Across four seasons of elite European football, Barcelona and Manchester United have been the game's dominant forces. Each has reached three Champions League finals. Each has lifted the trophy once. Only Jose Mourinho's tactically and psychologically inspired Inter Milan side has interrupted their joint dominance.
As the pair prepare to contest European pre-eminence, consensus has it that Barcelona, with Lionel Messi establishing his status as a great, are a stronger unit than the one that defeated United in the 2009 final. The same analysis has Sir Alex Ferguson's team, shorn of Cristiano Ronaldo, weaker than two summers ago.
How, then, can United win? Here are two obstacles they must overcome to have a chance.
Ÿ The possession problem. Barcelona hold the ball better than any team in the modern era. They use possession defensively - to tire opponents and hold them away from goal - and as the platform for their attacking. Possession is the team's identity, their philosophy, and their greatest quality. In this season's Champions League they have had an average of 62 per cent possession; close to two thirds of a match.
Attempting to win the ball by constantly encircling Barca's passers has proven a reckless method. Ferguson had his team press high up the field in the 2009 final. United started impressively but conceded to Samuel Eto'o on a counter and never recovered.
Pressing Barca close to their own goal is both a poor-odds gamble on scoring first, and physically impossible to sustain for 90 minutes. It also leaves space for the Spanish champions to exploit the speed of Dani Alves and their three forwards. Attempting to play the type of open game United use to bowl over average Premier League opponents would be equally dangerous, defensively. With Barca naturally gathering the majority of possession, United would mentally and physically tire chasing them.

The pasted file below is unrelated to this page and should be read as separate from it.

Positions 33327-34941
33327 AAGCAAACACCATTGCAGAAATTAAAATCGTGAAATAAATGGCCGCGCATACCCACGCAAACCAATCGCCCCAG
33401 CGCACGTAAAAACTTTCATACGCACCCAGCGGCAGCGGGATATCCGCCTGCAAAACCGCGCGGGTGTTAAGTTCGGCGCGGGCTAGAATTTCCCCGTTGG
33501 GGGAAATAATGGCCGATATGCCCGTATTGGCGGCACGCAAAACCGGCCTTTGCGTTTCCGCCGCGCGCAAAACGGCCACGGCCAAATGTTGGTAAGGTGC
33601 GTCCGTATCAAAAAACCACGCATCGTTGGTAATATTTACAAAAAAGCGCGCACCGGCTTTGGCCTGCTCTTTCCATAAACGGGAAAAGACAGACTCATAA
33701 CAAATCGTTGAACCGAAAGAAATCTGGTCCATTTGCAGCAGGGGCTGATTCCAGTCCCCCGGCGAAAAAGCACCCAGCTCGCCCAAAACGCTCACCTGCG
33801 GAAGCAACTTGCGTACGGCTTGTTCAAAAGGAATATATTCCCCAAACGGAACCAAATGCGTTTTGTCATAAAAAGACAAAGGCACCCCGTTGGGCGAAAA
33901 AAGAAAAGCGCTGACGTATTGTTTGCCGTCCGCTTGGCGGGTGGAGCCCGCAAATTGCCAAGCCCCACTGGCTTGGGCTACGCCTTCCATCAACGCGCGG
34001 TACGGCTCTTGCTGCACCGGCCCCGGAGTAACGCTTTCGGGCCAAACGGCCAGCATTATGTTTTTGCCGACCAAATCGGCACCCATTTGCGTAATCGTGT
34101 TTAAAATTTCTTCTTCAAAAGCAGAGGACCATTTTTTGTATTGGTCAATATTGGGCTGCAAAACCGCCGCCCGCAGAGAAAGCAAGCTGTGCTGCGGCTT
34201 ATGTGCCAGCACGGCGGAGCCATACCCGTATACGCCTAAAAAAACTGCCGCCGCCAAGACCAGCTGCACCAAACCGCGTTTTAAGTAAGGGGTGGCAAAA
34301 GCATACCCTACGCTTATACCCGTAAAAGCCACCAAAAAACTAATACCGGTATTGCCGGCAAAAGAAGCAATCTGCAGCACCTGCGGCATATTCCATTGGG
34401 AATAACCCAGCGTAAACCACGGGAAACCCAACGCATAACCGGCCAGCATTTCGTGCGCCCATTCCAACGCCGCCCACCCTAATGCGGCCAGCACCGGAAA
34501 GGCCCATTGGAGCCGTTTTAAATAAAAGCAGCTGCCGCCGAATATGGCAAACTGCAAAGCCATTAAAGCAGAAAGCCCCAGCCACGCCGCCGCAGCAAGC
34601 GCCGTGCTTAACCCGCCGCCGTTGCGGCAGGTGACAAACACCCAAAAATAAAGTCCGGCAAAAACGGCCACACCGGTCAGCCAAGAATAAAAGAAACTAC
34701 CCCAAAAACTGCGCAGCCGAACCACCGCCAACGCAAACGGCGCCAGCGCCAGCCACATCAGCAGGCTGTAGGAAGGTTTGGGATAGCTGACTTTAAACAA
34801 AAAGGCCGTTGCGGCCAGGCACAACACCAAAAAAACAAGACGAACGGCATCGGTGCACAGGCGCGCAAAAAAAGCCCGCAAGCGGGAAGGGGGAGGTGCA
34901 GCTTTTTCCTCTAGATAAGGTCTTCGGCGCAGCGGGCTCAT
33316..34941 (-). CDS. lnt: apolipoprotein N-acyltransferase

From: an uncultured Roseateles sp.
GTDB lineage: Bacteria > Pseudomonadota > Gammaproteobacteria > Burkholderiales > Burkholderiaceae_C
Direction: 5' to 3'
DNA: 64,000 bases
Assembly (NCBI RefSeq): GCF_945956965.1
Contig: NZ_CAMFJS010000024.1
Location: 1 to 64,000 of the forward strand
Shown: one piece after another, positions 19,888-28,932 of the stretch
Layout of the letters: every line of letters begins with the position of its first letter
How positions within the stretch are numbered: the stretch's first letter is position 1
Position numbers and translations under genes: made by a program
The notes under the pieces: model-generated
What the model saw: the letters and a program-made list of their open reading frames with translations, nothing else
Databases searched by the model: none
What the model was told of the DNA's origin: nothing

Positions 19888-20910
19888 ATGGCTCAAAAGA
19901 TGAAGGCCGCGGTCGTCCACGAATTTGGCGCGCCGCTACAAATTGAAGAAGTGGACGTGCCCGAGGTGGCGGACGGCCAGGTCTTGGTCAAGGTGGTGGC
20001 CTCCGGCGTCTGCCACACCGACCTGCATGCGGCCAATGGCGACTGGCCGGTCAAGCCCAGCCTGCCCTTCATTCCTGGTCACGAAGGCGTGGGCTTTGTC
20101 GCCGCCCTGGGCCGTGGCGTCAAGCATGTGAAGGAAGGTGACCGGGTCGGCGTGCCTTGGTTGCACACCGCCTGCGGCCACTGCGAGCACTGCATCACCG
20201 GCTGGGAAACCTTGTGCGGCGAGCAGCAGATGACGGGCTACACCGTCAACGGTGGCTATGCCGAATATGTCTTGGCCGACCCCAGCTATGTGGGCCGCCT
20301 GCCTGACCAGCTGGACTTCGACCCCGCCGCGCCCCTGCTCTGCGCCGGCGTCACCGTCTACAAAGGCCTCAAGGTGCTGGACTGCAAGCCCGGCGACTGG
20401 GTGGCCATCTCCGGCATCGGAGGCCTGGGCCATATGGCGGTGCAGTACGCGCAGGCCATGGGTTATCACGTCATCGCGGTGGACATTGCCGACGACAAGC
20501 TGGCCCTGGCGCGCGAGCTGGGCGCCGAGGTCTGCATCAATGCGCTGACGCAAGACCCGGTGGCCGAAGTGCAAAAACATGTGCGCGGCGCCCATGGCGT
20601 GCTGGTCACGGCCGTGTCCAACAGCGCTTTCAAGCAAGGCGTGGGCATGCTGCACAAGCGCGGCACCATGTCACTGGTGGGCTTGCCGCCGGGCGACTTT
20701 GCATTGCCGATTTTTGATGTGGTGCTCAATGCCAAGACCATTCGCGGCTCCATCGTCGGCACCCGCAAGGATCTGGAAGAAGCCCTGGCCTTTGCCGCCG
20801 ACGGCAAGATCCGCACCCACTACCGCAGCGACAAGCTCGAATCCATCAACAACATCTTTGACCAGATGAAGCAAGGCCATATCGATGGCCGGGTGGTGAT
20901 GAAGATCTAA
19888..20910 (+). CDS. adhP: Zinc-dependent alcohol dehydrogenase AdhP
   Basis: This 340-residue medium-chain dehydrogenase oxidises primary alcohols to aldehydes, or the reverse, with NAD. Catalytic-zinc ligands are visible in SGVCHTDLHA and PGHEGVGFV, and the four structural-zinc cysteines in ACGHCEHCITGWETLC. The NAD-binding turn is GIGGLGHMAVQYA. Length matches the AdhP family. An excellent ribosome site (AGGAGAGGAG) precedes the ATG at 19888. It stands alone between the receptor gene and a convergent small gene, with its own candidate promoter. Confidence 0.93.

Ÿ The Messi problem. Nominally the central forward in Barcelona's 4-1-2-3 formation, Messi never plays as a conventional striker. Instead the Argentine flows into spaces between the defensive lines, targeting gaps between the midfield and the back four, or sliding down the side of the left or right backs. The quality and unpredictability of his movement make him very difficult to mark.
Complicating the issue is the ability of David Villa and Pedro to play on the limits of the offside line. Both dart into offside positions then sprint back out, creating problems for defenders already conscious of Messi's transit.
Having faced Messi at Chelsea, Inter and Real Madrid, Mourinho's preferred method is to define a series of defensive zones and allocate Messi to a particular player according to the zone he travels into. Midfielders are stationed tight in front of the defensive line and tasked with harrying Messi and advised to tackle only when the chances of winning are high.
ŸOverall solution. The most telling defeat of Barcelona in a critical game was the first leg of last season's semi-final. Inter recovered a goal deficit to win 3-1, staying controlled in defence yet repeatedly opening up their opponents when attacking. The core of Mourinho's tactics was to close the space around Barca's forwards and midfielders while limiting what Mourinho calls "the depth" behind his own line.
He emphasised calmness, demonstrating to his players that a quick lateral pass away from the encircling Catalans would open the pitch up for a forward pass and counter-attack. Turned on their heels, or facing attackers running at them, Barcelona's defenders are relatively weak. The correct combination of clever organisation, patient concentration and focused aggression has undone them before. It could undo them again tomorrow.
Andrew Cole's memories of Barcelona, s8